Between 60% and 80% of people will experience low back pain at some point in their lives. A high percentage of people will have low back and leg pain caused by a herniated disk.
Lumbar disc herniation
Although a herniated disk can sometimes be very painful, most people feel much better with just a few weeks or months of nonsurgical treatment.
The nerve runs through the leg, and any type of pinched nerve in the lower spine can cause pain to radiate along the path of the nerve through the buttock and down the leg. This type of pain is also called sciatica or a radiculopathy
Your spine is made up of 24 bones, called vertebrae, that are stacked on top of one another. These bones connect to create a canal that protects the spinal cord.
Five vertebrae make up the lower back. This area is called your lumbar spine.
Parts of the lumbar spine
Other parts of your spine include:
Spinal cord and nerves. These "electrical cables" travel through the spinal canal carrying messages between your brain and muscles.
Intervertebral disks. In between your vertebrae are flexible intervertebral disks. They act as shock absorbers when your walk or run.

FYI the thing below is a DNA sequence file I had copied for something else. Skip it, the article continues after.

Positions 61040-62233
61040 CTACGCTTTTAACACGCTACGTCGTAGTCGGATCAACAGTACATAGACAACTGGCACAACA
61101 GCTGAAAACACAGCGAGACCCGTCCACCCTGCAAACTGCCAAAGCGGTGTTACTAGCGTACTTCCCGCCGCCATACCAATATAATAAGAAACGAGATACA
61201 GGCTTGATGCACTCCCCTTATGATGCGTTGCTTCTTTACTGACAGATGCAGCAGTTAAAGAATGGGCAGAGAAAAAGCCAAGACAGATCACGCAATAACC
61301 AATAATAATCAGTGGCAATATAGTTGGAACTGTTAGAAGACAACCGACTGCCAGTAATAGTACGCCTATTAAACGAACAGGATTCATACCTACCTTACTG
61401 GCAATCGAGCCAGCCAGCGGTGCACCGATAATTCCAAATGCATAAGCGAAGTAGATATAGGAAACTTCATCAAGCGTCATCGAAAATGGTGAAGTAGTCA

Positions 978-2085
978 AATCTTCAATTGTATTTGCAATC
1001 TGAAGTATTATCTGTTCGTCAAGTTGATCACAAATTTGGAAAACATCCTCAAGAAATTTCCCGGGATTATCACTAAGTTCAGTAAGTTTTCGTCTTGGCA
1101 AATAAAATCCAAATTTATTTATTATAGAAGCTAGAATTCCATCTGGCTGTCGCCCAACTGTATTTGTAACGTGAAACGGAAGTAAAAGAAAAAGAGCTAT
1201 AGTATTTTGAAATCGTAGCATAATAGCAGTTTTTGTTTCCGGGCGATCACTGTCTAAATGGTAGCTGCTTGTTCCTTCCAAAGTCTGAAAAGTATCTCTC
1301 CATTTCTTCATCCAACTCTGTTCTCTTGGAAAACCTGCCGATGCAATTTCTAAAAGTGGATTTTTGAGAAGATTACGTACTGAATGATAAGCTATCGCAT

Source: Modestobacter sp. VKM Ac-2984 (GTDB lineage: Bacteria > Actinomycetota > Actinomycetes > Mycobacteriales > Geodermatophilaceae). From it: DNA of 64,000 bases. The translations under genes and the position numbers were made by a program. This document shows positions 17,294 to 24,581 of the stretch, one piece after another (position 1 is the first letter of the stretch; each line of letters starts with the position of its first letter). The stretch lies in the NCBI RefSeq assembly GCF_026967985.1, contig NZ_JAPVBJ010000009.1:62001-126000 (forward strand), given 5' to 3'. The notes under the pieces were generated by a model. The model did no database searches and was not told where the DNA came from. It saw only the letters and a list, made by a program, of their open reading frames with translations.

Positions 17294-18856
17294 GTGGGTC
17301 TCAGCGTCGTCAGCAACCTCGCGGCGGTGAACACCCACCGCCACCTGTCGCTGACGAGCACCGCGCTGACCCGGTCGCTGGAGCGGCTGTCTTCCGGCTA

Intervertebral disks are flat and round, and about a half inch thick. They are made up of two components:
Healthy intervertebral disk (cross-section view).
• Annulus fibrosus. This is the tough, flexible outer ring of the disk.
• Nucleus pulposus. This is the soft, jelly-like center of the disk.
A disk begins to herniate when its jelly-like nucleus pushes against its outer ring due to wear and tear or a sudden injury. This pressure against the outer ring may cause lower back pain.
If the disk is very worn or injured, the jelly-like center may squeeze all the way through.
Once the nucleus breaks — or herniates — through the outer ring, pain in the lower back may improve. Sciatic leg pain, however, increases. This is because the jelly-like material inflames the spinal nerves. It may also put pressure on these sensitive spinal nerves, causing pain, numbness, or weakness in one or both legs.